Russians Cautious Over Thaw In Relations With Turkey

Ivan Sekretarev / APA policeman walks past the Turkish Embassy in Moscow.

A poll by the state-run Public Opinion Foundation has shown that 60 percent of Russians believe that the Russian government should not rush to normalize relations with Turkey, the Kommersant newspaper reported Friday.

Relations between the two countries were only normalized and package tourism to Turkey reopened last month following an apology from Turkish President Recep Erdogan to Russian President Vladimir Putin for the downing of a Russian warplane over the Syrian-Turkish border in November.

The incident, which Russia described as “a stab in the back from the accomplices of terrorists," led to a raft of economic sanctions and a ban on tour packages and charter flights to Turkey.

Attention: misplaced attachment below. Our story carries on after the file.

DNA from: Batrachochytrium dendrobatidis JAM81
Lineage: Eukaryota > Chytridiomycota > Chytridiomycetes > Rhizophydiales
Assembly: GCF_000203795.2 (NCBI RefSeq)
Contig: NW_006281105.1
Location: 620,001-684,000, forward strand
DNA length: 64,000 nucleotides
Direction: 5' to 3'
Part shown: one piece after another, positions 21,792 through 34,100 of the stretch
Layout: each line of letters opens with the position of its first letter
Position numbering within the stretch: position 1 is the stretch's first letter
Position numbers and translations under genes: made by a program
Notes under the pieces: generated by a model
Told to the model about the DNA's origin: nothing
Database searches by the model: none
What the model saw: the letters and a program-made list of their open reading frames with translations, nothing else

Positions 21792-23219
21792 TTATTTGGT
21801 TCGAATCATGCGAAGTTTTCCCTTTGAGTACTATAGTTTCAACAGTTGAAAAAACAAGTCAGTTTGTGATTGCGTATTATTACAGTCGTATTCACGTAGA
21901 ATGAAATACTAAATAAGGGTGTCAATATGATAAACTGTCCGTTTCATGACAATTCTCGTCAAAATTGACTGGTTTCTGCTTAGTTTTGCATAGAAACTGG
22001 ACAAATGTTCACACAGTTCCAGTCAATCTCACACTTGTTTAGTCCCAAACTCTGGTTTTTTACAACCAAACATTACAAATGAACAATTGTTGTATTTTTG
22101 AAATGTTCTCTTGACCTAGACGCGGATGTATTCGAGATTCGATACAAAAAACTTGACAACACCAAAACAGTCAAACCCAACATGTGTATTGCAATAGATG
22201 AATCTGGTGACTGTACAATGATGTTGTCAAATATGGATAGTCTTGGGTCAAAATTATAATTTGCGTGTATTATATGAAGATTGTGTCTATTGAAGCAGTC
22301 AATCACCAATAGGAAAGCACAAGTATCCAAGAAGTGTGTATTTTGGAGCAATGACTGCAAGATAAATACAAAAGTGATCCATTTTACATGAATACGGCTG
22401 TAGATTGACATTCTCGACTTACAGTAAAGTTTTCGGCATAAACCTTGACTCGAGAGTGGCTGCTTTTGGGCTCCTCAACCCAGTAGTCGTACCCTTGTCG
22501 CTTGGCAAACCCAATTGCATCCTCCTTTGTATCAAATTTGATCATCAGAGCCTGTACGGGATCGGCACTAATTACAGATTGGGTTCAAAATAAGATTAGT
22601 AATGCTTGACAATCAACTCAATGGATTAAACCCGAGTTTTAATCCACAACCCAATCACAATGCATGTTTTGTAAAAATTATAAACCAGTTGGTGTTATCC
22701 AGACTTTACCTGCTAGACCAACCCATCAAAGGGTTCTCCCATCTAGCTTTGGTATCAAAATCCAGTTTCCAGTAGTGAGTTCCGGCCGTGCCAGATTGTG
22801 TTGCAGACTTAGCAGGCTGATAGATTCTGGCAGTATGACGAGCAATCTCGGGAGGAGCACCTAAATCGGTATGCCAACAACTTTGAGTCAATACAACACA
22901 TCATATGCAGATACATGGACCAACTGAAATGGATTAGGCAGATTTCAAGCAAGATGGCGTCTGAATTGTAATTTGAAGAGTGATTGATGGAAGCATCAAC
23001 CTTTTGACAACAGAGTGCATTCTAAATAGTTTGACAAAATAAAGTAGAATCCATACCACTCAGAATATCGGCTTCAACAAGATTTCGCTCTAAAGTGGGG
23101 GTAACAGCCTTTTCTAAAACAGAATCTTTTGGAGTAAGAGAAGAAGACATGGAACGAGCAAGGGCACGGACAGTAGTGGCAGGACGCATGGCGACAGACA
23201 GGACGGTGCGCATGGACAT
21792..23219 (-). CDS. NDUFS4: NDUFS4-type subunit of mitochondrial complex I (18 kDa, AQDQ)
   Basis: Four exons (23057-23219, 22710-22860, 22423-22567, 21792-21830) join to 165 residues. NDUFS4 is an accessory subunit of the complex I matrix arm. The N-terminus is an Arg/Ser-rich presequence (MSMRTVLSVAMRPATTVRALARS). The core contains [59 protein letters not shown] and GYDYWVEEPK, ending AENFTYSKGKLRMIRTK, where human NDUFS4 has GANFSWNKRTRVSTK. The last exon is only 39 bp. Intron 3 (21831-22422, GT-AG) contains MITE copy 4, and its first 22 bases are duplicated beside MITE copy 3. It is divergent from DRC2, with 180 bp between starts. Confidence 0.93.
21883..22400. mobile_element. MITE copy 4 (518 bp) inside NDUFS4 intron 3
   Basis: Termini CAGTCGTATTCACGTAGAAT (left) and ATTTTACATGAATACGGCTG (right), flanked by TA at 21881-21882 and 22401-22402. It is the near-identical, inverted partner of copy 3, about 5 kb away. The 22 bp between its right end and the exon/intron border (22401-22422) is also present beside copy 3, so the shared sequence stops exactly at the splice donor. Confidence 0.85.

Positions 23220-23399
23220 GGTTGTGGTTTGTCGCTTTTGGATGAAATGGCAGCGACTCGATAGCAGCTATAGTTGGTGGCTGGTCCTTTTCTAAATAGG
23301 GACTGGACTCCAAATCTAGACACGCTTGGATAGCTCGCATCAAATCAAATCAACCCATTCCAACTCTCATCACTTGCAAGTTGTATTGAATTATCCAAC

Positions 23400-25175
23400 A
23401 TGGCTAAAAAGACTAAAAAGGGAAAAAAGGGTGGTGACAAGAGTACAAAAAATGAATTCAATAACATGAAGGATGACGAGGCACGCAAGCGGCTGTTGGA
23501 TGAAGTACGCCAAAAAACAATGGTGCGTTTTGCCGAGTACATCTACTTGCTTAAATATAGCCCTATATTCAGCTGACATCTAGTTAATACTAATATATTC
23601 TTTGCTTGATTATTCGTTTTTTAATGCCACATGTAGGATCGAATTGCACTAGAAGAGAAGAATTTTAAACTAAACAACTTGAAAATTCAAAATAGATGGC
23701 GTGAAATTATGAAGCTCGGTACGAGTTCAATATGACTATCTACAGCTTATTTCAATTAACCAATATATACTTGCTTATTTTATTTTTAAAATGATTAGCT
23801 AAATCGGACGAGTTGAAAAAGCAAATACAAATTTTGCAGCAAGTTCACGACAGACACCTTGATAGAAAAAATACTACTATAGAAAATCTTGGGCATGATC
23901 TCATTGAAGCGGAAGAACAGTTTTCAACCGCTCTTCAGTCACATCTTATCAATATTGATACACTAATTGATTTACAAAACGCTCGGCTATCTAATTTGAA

The poll showed Russians divided over the lifting of sanctions against Turkey after 42 percent of respondents agreed with the decision while 39 percent said they believed it was a mistake.

Just 28 percent of respondents believed both countries wanted relations to improve.

Political analyst Maria Lipman said that public sentiment could not change as quickly as the political landscape, calling the improvement in relations “too sudden.”

“There has been a strong emphasis in the media on seeing 'enemies of Russia' everywhere for a long time," she said.

“For public opinion to change, citizens will have to hear over a long period that we now have good relations with Turkey.”

The poll was carried out from July 9-10 among 1,500 people in 53 Russian regions.

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